Why Frozen Broccoli Is More Nutritious Than Fresh

We all love those bountiful harvest months, gracing us with fresh fruit and vegetables for our tables, picnics, and family-night suppers. But when winter descends, we need that nutrition even more. Fortunately, thanks to a manmade innovation called freezers, we can spread the culinary joy through dormant field and orchard months. Nothing beats fresh-picked for flavor and texture — but what about nutrition?

Fortunately, in a 2015 comparative study published in the Journal of Agriculture and Food Chemistry, Dr. Ali Bouzari determined that frozen produce holds equal footing with its fresh counterparts when it comes to nutrition. In fact, with some vegetables, including broccoli, the frosty version reportedly comes out ahead. The process of blanching broccoli and then freezing it increases the usual amount of riboflavin naturally found in broccoli florets. Since riboflavin, also known as vitamin B2, is a known energy booster and antioxidant that aids immune-system performance, frozen broccoli can facilitate healthy outcomes during the colder seasons (per StatPearls). 

As far as the texture and taste of frozen broccoli versus fresh, many consumers claim the frozen variety keeps its structure and remains just as crunchy as fresh florets, as long as they aren't overcooked. With a typically lower cost, instant accessibility, and less food waste from a freezer's capacity to preserve freshness longer, frozen broccoli starts to look — and taste — pretty good. 

In addition to the scientifically-explained boost of riboflavin in frozen broccoli, other factors contribute to the nutritional value of frozen vegetables, including broccoli. 

Freezing broccoli locks in freshness

Fresh-from-the-field produce is a veggie lover's culinary dream. But even with the abundance of summer and autumn harvests, keeping produce in peak condition on its way to our plates is a modern-day challenge. A relatively few number of consumers grow their own food, and many live far from fertile farmlands. That means those vibrant, verdantly hued heads of broccoli have a long journey from field to market to final dinner plates. 

With every mile of boxed transport, through heat and exposure to sunlight or air, and then perching in warehouses and supermarket bins, fresh produce such as broccoli gradually loses nutrients (via Geisinger). By the time it lands in your refrigerator, eventually becoming part of a well-planned nutritious dinner, broccoli can be a shadow of its farm-fresh young self. A solution for that is freezing the florets at peak ripeness, soon after leaving the field. This locks in freshness and preserves those beneficial nutrients.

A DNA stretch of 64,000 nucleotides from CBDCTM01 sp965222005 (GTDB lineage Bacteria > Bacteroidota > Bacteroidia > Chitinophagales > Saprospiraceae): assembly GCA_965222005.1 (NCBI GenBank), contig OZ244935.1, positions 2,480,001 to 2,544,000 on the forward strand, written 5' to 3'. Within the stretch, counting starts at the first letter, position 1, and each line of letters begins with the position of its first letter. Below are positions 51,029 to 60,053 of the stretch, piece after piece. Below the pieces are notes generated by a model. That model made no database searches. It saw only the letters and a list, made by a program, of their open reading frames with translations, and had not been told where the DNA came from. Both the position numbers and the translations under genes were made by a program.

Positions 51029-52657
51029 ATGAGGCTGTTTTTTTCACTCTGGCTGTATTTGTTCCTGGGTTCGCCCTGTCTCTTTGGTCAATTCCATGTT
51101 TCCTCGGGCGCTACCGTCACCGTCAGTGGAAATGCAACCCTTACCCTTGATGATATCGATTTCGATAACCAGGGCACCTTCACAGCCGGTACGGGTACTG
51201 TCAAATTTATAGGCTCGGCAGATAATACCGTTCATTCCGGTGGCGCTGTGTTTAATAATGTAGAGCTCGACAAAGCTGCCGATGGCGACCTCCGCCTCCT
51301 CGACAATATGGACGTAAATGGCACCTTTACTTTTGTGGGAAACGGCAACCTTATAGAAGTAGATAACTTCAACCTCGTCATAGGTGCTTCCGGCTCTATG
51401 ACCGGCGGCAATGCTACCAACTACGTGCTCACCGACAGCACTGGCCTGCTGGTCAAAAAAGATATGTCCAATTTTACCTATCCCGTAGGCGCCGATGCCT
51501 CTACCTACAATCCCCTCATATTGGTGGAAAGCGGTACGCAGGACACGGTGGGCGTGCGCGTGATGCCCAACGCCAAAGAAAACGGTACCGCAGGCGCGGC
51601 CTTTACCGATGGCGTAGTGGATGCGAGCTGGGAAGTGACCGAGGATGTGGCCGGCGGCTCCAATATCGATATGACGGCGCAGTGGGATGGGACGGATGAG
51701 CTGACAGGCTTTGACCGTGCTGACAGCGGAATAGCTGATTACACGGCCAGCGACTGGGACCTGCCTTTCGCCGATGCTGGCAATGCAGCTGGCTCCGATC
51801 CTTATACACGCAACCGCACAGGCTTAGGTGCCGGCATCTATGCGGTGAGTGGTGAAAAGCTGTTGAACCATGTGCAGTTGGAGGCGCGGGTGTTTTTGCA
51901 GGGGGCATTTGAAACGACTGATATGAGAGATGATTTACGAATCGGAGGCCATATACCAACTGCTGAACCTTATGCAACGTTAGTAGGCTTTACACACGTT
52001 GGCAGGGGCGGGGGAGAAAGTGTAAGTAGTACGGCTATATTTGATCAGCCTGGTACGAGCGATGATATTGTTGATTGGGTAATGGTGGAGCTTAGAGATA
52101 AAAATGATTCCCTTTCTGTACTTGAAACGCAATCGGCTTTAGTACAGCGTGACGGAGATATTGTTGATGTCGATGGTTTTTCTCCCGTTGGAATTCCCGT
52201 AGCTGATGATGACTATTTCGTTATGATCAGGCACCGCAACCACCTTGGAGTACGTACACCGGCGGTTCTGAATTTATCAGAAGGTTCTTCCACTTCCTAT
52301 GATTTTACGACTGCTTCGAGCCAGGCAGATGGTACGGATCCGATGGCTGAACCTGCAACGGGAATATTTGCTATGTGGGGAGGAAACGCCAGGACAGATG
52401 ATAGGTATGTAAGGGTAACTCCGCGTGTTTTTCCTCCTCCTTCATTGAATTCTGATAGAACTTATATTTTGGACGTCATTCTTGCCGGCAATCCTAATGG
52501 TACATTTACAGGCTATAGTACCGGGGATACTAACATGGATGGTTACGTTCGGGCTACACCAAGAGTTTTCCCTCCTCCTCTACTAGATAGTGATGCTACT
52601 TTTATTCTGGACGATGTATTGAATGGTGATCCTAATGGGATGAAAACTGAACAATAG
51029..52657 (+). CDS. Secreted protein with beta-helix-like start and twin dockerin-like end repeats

Choosing frozen broccoli in the supermarket

Freezing vegetables yourself is different from buying ones pre-frozen at the supermarket. Home freezers can take longer to properly freeze food — whereas flash freezing prevents ice crystals from forming and instantly stops cellular degradation of vegetables. This method of freezing uses very low temperatures and cold air dispersal to quickly protect the flavor, freshness, texture, and nutrients before degradation begins. Plus, the sooner the veg is frozen after being harvested, the better.

Ideally, the broccoli or any other frozen vegetables will be labeled as flash frozen. However, the USDA and FDA do not require disclosure of freezing methods, so conduct some research on frozen food brands to determine how they're processed. Avoid ones with sauces or seasoning, and check for additives that could alter the taste and texture, and potentially compromise nutrition values. For example, Birds Eye specifies that its frozen vegetables are picked at peak ripeness, and then flash-frozen with no preservatives, artificial colors, or artificial flavors. 

If you're lucky enough to gather an abundance of farm-fresh broccoli in the summer, it's still a good idea to freeze it yourself. Home freezers may not have circulating air and super-low temps like commercial equipment, but it's still possible to do a somewhat comparable home version of flash freezing. Simply separate broccoli florets and lay them without touching on a baking sheet. Then freeze until firm and store in an airtight container.